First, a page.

A total of 83 foreign companies among the Fortune 500 companies listed in 2017 still show Taiwan, Hong Kong or Macao as not being integral to China on their websites, a report showed on Wednesday, drawing strong criticism from industry insiders who called on the firms to “respect China’s sovereignty and territorial integrity.”
The study, titled “Multinational companies’ positions on the one-China principle,” found that out of the 385 foreign firms in the 2017 list, 66 foreign companies, including Facebook and Nike, had listed Taiwan as independent from China on their domestic websites, while 53 foreign companies and two foreign firms also listed either Hong Kong and Macao separately from China. A total of 35 companies have listed both Hong Kong and Taiwan separately from China.
The study also found that US and Japanese companies tend to list Taiwan outside China without any annotation on their websites. Four companies, including Apple Inc, Amazon, Siemens and Manulife Financial all listed Hong Kong, Macao and Taiwan separately from China, said the report, which was jointly released by the Beijing-based Institute of Law under the Chinese Academy of Social Sciences (CASS) and the Internet Development Research Institution at Peking University.
“It’s not merely a business nor a technical issue for those foreign companies to separate Taiwan, Hong Kong and Macao from China on their websites. It is a matter of principle involving the one-China principle and China’s sovereignty and territorial integrity,” Zhi Zhenfeng, one of the main researchers of the study, told the Global Times on Wednesday.
Zhi added that some foreign companies may have doubts about the one-China principle under their home country’s political influence. Industry insiders said if they have such a mentality, they will fail not only in China but on the global stage because their behavior will hurt consumers who will vote with their feet.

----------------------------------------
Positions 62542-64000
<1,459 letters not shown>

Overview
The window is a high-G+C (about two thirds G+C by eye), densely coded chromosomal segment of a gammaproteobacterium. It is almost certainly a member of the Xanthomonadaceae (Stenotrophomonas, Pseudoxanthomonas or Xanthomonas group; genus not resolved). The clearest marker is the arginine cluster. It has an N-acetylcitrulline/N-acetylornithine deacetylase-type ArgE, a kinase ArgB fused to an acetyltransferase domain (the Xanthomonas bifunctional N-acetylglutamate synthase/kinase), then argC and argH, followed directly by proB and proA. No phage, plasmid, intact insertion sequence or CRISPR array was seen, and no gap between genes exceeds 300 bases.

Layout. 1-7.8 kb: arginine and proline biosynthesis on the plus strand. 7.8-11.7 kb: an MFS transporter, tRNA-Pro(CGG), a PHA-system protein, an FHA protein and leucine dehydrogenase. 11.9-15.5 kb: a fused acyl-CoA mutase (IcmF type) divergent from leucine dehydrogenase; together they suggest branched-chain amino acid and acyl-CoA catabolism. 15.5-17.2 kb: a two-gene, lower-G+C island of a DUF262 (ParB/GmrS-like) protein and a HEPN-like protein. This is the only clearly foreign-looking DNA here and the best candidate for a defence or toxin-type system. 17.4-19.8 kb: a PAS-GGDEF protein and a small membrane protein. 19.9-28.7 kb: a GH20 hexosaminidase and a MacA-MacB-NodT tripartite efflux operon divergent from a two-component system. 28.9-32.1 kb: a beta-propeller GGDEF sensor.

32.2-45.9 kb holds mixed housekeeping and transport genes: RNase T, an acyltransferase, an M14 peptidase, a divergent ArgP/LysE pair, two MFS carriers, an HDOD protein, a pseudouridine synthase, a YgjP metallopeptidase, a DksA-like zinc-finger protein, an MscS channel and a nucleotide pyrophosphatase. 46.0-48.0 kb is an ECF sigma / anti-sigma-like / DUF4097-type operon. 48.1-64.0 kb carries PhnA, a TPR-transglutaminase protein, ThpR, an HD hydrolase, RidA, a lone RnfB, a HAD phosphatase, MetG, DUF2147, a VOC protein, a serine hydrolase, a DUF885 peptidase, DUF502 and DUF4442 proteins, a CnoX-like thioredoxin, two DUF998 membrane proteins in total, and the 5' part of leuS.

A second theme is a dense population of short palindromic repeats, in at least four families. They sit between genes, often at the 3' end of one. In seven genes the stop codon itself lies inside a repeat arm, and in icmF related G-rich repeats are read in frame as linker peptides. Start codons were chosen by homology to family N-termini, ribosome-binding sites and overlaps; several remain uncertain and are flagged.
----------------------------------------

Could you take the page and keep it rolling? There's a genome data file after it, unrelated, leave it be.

Chinese authorities could notify those companies and demand they stop listing the information in separate categories if they run businesses in China. “But Chinese law needs to work hard on this matter, because none clarifies details of how to deal with such cases,” Zhi said
The study found that automobile and financial companies in the top 500 had more recognition toward the one-China principle. It is notable that the Ford Motor Company is the only foreign firm among the top 500 to obviously identify Taiwan, Hong Kong and Macao as integral to China.
The research also noted that the information about the top 500 companies was collected before May 12, 2018, and companies may have since changed their websites.
Last year, a similar case sparked anger when many international airlines referred to Taiwan the same way as China and other countries.
On April 25, 2018, the Civil Aviation Administration of China asked 44 international airlines to modify references to Taiwan on their websites and identify it as part of China, granting carriers a 30-day deadline to comply.
By July 25, 2018, all 44 carriers had changed their references to Taiwan.
“We welcome foreign companies to invest in China. But they should respect China’s sovereignty and territorial integrity, abide by Chinese laws, and respect Chinese people’s feelings,” Foreign Ministry spokesperson Lu Kang said on a news briefing in June.